Hong Kong kicked off a campaign to stimulate its nightlife as officials seek to bolster the city’s attractiveness and revive an economy battered by years of pandemic isolation.
The promotion, called “Night Vibes Hong Kong,” will feature three evening bazaars at waterfront locations next to Victoria Harbour, Financial Secretary Paul Chan said at a televised event that included a neon dragon dance and performers on roller blades.
“We hope to bring families, friends, and colleagues more entertainment activities at night,” Chan said.
The campaign is the latest in a series of efforts to showcase the city and encourage consumption, which have so far fallen flat. Retail spending remains stuck in low gear, while the surge in the Hong Kong dollar against the yuan makes the city an expensive destination at a time when mainland Chinese are cutting back on consumption.
Special events will be held in some bars, clubs and attractions such as Ocean Park and Hong Kong Disneyland Resort, Simon Wong, president of the Hong Kong Federation of Restaurants and Related Trades, said before the official announcement. Shopping malls owned by major landlords including Henderson Land Development and Sun Hung Kai Properties are expected to extend their hours of operation until midnight, he said.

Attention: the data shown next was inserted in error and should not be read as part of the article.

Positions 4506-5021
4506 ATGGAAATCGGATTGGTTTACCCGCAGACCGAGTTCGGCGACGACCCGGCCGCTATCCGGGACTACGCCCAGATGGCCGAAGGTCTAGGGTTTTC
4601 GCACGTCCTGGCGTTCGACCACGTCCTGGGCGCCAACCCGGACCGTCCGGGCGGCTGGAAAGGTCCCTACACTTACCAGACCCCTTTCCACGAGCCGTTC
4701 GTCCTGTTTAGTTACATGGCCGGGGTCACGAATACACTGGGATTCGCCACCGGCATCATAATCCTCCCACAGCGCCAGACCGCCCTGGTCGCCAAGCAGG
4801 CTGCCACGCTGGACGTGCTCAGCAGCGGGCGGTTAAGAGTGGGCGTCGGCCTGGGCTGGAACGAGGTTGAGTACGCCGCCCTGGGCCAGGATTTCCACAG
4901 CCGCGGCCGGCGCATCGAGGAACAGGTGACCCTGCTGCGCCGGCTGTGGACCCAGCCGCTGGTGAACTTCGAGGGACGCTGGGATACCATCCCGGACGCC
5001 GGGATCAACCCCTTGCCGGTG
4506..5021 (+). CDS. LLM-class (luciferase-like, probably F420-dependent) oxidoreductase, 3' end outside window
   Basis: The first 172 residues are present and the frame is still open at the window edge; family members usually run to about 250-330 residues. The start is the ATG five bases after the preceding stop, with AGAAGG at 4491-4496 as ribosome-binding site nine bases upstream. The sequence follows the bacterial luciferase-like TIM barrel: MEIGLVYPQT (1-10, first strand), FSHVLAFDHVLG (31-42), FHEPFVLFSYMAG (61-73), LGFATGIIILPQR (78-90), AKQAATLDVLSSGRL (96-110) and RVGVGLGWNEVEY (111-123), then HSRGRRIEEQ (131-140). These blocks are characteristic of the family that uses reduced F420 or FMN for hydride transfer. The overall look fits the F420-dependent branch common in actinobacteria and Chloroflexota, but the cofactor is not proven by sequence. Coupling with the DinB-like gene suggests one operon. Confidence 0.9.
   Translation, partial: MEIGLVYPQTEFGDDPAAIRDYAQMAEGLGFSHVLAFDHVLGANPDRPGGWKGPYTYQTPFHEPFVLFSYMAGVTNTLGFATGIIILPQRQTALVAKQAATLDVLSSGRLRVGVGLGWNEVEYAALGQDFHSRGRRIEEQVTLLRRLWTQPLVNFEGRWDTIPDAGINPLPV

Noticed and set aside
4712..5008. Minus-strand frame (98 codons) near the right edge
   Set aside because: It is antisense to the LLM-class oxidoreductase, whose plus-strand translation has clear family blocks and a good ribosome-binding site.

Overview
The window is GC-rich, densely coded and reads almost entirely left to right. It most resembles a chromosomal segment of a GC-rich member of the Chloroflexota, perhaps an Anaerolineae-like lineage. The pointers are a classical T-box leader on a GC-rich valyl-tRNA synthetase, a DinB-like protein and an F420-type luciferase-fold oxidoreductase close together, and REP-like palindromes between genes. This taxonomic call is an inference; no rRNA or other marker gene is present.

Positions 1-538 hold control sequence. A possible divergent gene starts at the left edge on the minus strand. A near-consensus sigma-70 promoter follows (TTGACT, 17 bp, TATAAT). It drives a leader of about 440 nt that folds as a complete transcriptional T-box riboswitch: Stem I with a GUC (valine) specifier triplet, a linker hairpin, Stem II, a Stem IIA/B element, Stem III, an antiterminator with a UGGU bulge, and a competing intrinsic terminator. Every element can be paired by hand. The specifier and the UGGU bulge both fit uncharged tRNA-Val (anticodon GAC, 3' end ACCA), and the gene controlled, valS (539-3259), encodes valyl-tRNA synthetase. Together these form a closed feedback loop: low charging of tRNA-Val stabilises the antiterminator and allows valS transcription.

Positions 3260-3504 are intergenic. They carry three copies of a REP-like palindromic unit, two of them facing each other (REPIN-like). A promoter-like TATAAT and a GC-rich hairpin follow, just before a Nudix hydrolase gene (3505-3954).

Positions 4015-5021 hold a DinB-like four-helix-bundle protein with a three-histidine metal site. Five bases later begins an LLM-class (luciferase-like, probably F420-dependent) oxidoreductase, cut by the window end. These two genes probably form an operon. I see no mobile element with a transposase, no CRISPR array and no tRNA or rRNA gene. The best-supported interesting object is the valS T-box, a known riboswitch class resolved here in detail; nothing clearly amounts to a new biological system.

The nightlife promotion, like the others before it, are just short-term fixes for an industry that’s facing bigger structural issues, said senior Natixis economist Gary Ng.
“Hong Kong’s tourism industry has improved in recent months, but it is from a low base and now stalled,” Ng said.
The result is a faltering economy. Growth is projected at 4% this year, down from an earlier median estimate of 4.6%, according to economists surveyed by Bloomberg.
Gross domestic product shrank 3.5% last year, its third annual drop since 2019, as the city’s slow pace of reopening kept visitors away and prompted an exodus of residents. These included efforts to restrict nightlife — such as shutting bars, forcing restaurants to close at 6 p.m. and heavy fines for rulebreakers. A mask mandate was only dropped this year.
As the city reopened, the government in February launched Hello Hong Kong, where some 500,000 free airplane tickets were distributed to attract visitors to the city. That was followed by Happy Hong Kong, which included shopping vouchers and other discounts.
Despite these efforts, retail sales in July were the lowest for any month since 2011, once 2019-2022 are stripped out — when citywide protests and the pandemic suppressed spending.
This story has been published from a wire agency feed without modifications to the text. Only the headline has been changed.